Partnership agreements commonly include among others – the partners’ assumptions, assets and capital accounts ownerships, profit and loss sharing, practice management, dispute matters, expulsion, and death, disability or resignation.

In preparing a partnership agreement, the Malaysian Bar has created a checklist of details to be included.

Rights and Liabilities in a Partnership

Section 26 of the Partnership Act 1961 outlines the obligation of partners. Partners must adhere to the obligations listed below unless there are specific exceptions entailed in the partnership agreement.

  • Equal sharing of capital and profits, and equal sharing of losses regardless of contributions or efforts.
  • Partnership must reimburse partners for expenses and liabilities incurred in standard business operations or property preservation.
  • Partners who exceed their agreed capital are entitled to 8% annual interest.
  • Partners don’t receive interest on contributed capital until profits are determined.
  • Partners can manage the business, except if daily management is designated to a manager.
  • Partners aren’t compensated for participating in business operations.
  • New partners require unanimous consent from existing partners.
  • Ordinary business matters are decided by a majority, major changes necessitate unanimous agreement.

Guidelines on termination of Partnership in Malaysia

When it comes to Partnership laws, every country has its own set of regulations – Malaysia is no exception. A Partnership in Malaysia can be dissolved for any of the reasons below:

  • Cessation of business

  • Bankruptcy  

  • Death of owner

  • Pursuant to court order

The procedure to proceed with the termination is as follows:

  • The owners have to complete the Notification of Termination Registered Business (Form C) accordingly. This can be retrieved in SSM official website.

  • Every partner involved must sign the completed form accordingly.

  • The form can be submitted over any SSM counter or via online portal at (only for cessation of business only).

  • The documents to be attached during submission includes:

    • Business registration certificate
    • Clear copy of partners’ NRIC
    • Clear copy of death certificate of partner (if any)
    • Clear copy of court order termination (if any)
    • Relevant documents proving the owner was declared as bankrupt (if any)

The registration fees: 

  • Notification of termination of registered business – No fees applicable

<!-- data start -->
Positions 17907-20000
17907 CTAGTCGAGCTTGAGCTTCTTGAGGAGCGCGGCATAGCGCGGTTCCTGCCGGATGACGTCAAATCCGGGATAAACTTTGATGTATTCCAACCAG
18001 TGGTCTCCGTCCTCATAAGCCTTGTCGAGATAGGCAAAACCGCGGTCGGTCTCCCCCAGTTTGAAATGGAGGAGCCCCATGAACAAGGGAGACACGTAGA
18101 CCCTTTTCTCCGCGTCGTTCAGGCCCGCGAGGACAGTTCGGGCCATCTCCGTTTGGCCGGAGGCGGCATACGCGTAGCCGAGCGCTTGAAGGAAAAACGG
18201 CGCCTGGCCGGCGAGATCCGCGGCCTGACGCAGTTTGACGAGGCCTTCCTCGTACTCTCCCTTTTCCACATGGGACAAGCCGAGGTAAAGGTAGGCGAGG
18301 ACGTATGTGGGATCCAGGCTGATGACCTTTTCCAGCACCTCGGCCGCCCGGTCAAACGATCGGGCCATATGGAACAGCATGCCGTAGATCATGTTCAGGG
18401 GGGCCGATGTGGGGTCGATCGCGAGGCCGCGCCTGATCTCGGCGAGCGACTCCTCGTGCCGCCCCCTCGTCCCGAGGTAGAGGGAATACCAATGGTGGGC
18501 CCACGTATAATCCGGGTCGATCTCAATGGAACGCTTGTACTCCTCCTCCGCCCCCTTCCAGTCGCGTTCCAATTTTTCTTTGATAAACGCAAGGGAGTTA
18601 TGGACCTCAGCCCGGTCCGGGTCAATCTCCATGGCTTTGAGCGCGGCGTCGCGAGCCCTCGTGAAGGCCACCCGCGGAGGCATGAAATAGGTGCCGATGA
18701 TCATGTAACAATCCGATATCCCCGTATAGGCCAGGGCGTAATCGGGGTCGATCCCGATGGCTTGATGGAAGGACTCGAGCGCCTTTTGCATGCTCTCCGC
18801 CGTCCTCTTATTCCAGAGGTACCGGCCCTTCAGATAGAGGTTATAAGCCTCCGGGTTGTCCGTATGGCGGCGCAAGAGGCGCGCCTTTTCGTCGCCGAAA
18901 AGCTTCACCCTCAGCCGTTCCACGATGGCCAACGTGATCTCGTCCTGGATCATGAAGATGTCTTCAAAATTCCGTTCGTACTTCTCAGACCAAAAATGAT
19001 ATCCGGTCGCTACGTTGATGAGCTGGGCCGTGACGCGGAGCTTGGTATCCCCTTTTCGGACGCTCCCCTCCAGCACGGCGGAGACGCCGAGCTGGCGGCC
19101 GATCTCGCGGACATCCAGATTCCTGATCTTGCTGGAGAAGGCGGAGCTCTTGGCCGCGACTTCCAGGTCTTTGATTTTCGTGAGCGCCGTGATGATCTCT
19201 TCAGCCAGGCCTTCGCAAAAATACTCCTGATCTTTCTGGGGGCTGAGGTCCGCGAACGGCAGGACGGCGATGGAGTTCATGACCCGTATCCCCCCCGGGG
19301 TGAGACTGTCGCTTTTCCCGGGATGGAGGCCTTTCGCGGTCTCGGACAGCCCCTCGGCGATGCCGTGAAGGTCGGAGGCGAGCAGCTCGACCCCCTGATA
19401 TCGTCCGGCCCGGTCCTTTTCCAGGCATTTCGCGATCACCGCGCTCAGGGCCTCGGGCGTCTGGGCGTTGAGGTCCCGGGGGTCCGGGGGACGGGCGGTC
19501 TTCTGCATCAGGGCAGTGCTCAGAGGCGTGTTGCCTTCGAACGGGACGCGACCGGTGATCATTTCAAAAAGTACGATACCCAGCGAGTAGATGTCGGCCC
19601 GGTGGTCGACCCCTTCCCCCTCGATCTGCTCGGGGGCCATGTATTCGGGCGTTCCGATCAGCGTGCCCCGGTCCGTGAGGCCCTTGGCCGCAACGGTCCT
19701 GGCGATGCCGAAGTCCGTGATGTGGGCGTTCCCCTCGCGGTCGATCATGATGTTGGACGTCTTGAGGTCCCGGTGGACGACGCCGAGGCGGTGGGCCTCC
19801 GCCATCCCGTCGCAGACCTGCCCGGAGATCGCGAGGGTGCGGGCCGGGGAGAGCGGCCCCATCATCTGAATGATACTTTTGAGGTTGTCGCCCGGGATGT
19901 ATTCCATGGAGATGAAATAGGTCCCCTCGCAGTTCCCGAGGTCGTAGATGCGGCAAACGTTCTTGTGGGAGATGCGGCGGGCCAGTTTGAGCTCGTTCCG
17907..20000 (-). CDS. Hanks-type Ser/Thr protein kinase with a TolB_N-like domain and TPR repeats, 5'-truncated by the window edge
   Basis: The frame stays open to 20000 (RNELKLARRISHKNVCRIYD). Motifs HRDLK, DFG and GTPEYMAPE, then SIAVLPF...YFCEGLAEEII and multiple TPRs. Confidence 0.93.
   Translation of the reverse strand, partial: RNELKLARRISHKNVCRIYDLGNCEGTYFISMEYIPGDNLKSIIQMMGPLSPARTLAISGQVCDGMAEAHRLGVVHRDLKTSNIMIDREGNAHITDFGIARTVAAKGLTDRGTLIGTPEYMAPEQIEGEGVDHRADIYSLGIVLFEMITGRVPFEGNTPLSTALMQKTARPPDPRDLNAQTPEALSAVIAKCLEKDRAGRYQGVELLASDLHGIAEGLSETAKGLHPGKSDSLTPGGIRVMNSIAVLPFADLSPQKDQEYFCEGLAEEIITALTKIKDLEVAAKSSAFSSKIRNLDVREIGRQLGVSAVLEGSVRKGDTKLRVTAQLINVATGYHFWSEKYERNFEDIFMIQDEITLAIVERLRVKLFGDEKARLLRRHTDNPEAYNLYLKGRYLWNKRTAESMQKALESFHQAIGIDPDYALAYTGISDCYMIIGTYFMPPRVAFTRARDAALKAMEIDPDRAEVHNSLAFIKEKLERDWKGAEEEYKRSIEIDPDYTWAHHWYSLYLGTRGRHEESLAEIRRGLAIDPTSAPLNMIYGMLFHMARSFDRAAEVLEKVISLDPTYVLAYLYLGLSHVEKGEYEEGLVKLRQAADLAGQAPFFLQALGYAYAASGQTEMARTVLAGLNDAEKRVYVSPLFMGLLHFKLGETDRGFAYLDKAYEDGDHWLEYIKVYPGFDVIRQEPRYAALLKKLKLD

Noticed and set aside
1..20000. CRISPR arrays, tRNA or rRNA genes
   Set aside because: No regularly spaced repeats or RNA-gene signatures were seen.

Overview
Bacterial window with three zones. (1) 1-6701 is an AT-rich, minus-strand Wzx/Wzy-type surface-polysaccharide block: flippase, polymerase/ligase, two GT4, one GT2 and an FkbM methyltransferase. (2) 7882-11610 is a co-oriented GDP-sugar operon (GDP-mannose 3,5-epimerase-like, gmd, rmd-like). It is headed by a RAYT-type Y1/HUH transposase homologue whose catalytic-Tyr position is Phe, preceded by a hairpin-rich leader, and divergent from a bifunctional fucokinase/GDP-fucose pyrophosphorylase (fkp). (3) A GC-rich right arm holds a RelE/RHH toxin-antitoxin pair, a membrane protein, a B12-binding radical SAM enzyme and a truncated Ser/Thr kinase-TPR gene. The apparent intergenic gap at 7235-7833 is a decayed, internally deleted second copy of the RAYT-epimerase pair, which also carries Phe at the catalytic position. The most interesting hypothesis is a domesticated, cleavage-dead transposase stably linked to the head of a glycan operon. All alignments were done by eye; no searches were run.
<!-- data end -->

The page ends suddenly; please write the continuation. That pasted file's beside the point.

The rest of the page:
• Business information – MYR 10

Once everything is in order, partners can proceed with the termination of the partnership in Malaysia as below:

  • Business termination to be registered within thirty (30) days from date of business termination

  • Registered business that has not expired is allowed to submit Notification of Termination of Registered Business

  • Submit the Notification as result of death within four (4) months from date of demise

  • Confirmation letter on expired business can be requested from SSM with payment of MYR 10

  • Results can be obtained within fifteen (15) minutes from the time submission is made

We know that incorporating a company in Malaysia can be challenging and choosing the right business entity is crucial to set up your business to success. Speak to us for a business consultation or for more information on company incorporation in Malaysia!


Come down to our office or connect with us virtually for an incorporation assessment today to find out the best entity for your Malaysia company setup.


Can Partnerships in Malaysia besubsquently converted to other Business Structures?2020-04-28T16:55:31+08:00

It is possible to convert partnerships to other business structures in Malaysia. The most common course of action taken is that of converting a partnership to a limited liability partnership. The criteria to convert a partnership to a limited liability partnership include the following: the partners are to be the same after conversion, the partnership to be converted must be financially solvent, and a letter of approval from any relevant governing bodies will be required. After conversion is completed, the partnership is considered to have been dissolved. As conversion is a complex and difficult process, this change is one which should only be done after receiving the advice of both a legal advisor and a tax advisor.

Which Industries in Malaysia have many Companies which are Partnerships?2020-04-28T16:54:40+08:00

The industry in Malaysia which has the most partnerships is the construction industry. Malaysia has a large construction industry which is worth over RM102.2 billion (US$24.3 billion). The areas of the construction industry in which partnerships are most prevalent are those related to construction of non-residential buildings, civil engineering, residential buildings, and special trades.

Other industries in Malaysia with many partnerships that contribute in the economy of the country include the electronics industry, defense industry, and automotive industry.

Are Foreigners allowed to Start Partnerships in Malaysia?2020-04-28T16:53:52+08:00

Foreigners who plan to start a business in Malaysia should note that they are not allowed to start unlimited companies, sole proprietor companies, partnerships, enterprises, or limited liability partnerships in Malaysia. Foreigners are only allowed to register private limited companies, also known as Sendirian Berhad (Sdn Bhd)  companies. Companies of this business structure can be owned by foreigners.